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Election 2014: California Prisons

As the U.S. system of mass incarceration comes under increasing fire, Californians in November will be voting on Proposition 47, referred to as either the "Reduced Penalties for Some Crimes Initiative" or the "Safe Neighborhoods and Schools Act," which will reduce prison populations by reducing the penalties for a number of "non-serious and nonviolent property and drug crimes."

Additional Common Dreams coverage of this issue can be found here.

CALIFORNIA: Proposition 47

The Basics:

Proposition 47 would amend the state penal code to reclassify low-level nonviolent crimes, including certain drug and property offenses, as misdemeanors unless the defendant has prior convictions for murder, rape, certain sex offenses or certain gun crimes. The changes would apply retroactively, lightening the penalties for thousands of people already being held in the state's notoriously overcrowded prison and jails.

Under the measure, the hundreds of millions of dollars that the California criminal justice system expects to save each year will be invested in drug and mental health treatment programs, as well as in victim services and support for K-12 public school students.

"Law enforcement has been on an incarceration binge for 30 years, and it hasn’t worked," San Francisco district attorney George Gascón, who cosponsored the initiative, recently told the New York Times.

Official Summary:

  • Requires misdemeanor sentence instead of felony for certain drug possession offenses.   
  • Requires misdemeanor sentence instead of felony for the following crimes when amount involved is $950 or less: petty theft, receiving stolen property, and forging/writing bad checks.    
  • Allows felony sentence for these offenses if person has previous conviction for crimes such as rape, murder, or child molestation or is registered sex offender.     Requires resentencing for persons serving felony sentences for these offenses unless court finds unreasonable public safety risk.    
  • Applies savings to mental health and drug treatment programs, K–12 schools, and crime victims.

The full text of Proposition 47 can be found here (pdf).

Yes on 47:

  • The organization leading the campaign in support of the initiative is Californians for Safe Neighborhoods and Schools.
  • Supporters also include: politicians; public figures such as Jay Z and The New Jim Crow author Michelle Alexander; organized labor groups and organizations including the ACLU, local chapters of the NAACP, Children's Defense Fund of California, the League of Women Voters of California, the Sentencing Project, the Women's Foundation, California Catholic Conference of Bishops, California California Federation of Teachers, and the California Teachers Association.
  • Californians for Safe Neighborhoods and Schools summarizes their argument in support of the measure as the following:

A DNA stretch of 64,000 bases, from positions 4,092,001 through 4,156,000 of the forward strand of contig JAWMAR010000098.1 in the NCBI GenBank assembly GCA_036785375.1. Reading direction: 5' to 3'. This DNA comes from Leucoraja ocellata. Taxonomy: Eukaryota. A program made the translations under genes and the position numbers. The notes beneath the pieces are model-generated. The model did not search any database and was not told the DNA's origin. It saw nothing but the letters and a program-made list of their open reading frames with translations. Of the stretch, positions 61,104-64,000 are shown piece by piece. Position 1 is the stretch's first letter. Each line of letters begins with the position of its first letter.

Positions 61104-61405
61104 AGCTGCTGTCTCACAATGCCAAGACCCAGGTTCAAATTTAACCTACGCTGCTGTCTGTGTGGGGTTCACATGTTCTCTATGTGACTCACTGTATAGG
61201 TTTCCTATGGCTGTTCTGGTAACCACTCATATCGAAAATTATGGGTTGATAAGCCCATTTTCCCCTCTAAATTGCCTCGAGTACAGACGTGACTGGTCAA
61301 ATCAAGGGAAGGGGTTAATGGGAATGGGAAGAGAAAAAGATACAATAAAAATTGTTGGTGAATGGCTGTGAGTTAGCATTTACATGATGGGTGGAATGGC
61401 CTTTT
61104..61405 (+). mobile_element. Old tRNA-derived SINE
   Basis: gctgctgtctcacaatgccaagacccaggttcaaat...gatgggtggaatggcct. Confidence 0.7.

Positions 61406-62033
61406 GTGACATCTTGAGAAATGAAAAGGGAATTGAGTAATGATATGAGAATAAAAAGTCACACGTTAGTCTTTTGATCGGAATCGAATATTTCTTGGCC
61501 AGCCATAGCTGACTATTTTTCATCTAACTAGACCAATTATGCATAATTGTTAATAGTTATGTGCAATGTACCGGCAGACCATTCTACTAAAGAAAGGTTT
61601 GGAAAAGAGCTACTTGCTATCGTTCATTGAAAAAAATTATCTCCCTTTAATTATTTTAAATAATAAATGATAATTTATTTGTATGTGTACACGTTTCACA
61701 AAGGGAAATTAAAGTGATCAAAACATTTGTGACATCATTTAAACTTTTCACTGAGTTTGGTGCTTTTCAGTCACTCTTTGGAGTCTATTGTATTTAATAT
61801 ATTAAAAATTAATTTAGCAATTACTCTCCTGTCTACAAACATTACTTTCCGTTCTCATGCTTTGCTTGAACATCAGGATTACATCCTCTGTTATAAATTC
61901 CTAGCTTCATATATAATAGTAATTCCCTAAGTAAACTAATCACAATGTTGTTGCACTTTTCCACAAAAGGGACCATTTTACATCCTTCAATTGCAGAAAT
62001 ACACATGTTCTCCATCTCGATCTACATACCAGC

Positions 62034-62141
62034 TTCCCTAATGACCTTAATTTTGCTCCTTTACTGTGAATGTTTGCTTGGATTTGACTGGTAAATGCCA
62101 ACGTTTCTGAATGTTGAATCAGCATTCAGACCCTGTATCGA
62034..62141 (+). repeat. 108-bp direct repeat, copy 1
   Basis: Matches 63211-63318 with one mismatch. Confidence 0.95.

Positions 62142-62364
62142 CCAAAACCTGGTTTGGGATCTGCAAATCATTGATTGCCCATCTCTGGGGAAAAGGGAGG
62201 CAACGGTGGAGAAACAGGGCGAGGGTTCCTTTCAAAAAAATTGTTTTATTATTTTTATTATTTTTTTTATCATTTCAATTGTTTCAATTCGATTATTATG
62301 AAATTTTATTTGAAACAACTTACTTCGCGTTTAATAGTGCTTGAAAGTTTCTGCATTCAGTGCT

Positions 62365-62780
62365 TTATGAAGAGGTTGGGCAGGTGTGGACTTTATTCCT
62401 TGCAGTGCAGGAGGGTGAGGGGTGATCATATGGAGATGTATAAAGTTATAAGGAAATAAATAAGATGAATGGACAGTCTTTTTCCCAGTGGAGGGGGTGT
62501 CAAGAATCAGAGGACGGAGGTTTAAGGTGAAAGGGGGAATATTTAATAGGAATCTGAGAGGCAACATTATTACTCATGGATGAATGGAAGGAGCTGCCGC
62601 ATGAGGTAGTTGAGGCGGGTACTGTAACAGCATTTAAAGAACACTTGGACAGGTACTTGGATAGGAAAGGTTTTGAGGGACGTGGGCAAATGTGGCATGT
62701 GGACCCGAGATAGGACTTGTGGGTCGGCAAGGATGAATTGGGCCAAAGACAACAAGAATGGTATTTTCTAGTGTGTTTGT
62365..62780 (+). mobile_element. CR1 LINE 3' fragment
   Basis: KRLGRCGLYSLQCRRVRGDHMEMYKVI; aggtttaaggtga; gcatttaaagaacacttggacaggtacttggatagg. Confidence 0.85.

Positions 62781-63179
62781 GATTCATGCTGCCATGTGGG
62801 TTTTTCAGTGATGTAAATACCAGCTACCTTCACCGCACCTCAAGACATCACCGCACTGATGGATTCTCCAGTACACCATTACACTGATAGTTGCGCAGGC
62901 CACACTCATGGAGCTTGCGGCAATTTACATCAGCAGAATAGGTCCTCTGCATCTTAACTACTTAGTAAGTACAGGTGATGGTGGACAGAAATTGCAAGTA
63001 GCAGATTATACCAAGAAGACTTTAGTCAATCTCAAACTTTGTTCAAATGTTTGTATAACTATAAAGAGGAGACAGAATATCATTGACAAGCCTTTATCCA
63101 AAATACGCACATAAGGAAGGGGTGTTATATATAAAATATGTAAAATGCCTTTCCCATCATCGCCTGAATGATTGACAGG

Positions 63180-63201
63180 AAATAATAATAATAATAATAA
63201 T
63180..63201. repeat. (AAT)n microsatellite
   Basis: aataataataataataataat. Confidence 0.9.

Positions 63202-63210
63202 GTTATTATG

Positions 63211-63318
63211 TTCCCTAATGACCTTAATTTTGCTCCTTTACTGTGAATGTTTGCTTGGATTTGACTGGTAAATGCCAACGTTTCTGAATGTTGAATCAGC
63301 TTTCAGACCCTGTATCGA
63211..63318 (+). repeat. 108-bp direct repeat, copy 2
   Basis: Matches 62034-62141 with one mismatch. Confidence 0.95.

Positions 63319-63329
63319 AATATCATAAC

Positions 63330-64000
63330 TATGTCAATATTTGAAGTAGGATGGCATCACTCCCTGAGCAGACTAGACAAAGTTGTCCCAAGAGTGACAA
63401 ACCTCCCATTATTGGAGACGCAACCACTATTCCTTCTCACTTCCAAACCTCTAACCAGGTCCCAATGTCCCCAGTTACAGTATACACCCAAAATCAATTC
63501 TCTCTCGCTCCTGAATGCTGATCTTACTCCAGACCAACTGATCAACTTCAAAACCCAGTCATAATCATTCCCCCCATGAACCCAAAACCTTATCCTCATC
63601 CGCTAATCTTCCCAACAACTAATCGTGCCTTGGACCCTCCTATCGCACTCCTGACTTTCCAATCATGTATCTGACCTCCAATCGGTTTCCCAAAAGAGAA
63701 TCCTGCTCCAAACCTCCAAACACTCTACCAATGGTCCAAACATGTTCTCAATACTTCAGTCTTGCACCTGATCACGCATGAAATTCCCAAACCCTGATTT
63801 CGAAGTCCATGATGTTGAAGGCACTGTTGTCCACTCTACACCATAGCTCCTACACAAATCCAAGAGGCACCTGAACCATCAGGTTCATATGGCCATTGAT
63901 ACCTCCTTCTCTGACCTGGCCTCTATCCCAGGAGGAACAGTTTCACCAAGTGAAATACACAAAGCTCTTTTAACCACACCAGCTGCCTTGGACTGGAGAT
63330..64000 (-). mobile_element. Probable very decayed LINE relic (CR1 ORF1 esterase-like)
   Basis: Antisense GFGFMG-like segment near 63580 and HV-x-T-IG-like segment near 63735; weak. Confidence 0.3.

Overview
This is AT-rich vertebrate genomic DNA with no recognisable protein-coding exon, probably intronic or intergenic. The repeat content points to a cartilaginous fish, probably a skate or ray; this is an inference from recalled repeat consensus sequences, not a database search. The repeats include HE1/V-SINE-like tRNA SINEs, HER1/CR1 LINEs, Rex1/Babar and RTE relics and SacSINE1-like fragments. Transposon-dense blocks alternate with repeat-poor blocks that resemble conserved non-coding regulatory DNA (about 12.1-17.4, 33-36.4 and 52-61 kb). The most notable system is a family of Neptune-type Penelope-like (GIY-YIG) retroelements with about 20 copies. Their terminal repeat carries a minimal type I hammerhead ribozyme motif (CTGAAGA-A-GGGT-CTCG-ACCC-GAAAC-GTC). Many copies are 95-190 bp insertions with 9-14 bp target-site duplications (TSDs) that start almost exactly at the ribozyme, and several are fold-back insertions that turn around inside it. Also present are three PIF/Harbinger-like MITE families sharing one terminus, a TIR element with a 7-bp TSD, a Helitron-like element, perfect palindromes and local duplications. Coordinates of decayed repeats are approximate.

• Stops wasting prison space on low-level nonviolent crimes
    • Keeps rapists, murderers and child molesters in prison
    • Maintains the current law for registered sex offenders and anyone with prior convictions for rape, murder or child molestation. 
    • Stops government waste and redirects hundreds of millions from prison spending to K-12 and treatment
    • Protects public safety
    • Reduces the collateral consequences of felony convictions for low-level crime
  • According to Maplight, as of September 24, the Yes on 47 campaign raised $3.5 million. This includes large donations from such groups including the NAACP and Northern California chapter of the ACLU as well as over $1.2 million from George Soros’ Open Society Policy Center. Other big monied supporters include Netflix CEO Reed Hastings, who contributed roughly $245,000, and Napster developer and venture capitalist Sean Parker, who recently donated $100,000.
  • The largest single contribution of $1.255 million, was gifted by a conservative Christian businessman B. Wayne Hughes Junior who, recently co-authored—along with retired Congressman and notorious conservative spokesman Newt Gingrich—an op-ed arguing the fiscal benefits of the measure.
  • Of the measure, Karen Long, an organizer for the Community Coalition of Los Angeles, said: "We see this as a social justice. We have been punishing crimes of poverty."

No on 47:

  • Opposition to the measure is being led by the group Alliance for a Safer California, which is a "voter-run independent expenditure committee." Other individuals voicing opposition include numerous California district attorneys, county sheriffs, as well as U.S. Senator Diane Feinstein (D).
  • One campaign committee, Californians Against Prop. 47, which is sponsored by California Public Safety Institute, is registered as opposed to the measure. The group has raised roughly $500,00 as of October 27, 2014.
  • According to Maplight, as of September 24, the No on 47 campaign raised a total of $43,500. The largest donation  of $25,000 came from the California State Lodge Fraternal Order of Police Issues Committee.
  • Alliance for a Safer California's argues that Prop 47 is "unnecessary" and will release "dangerous" inmates, "rewrite our laws to benefit criminals," and "make it impossible to stop many criminals from legally purchasing firearms."


10/12/2014 - 10/19/2014 Public Policy Institute of California59%29%12%
9/8/2014 - 9/15/2014 Public Policy Institute of California62%25%13%
6/26/2014 - 7/19/2014 The Field Poll57%24%19%

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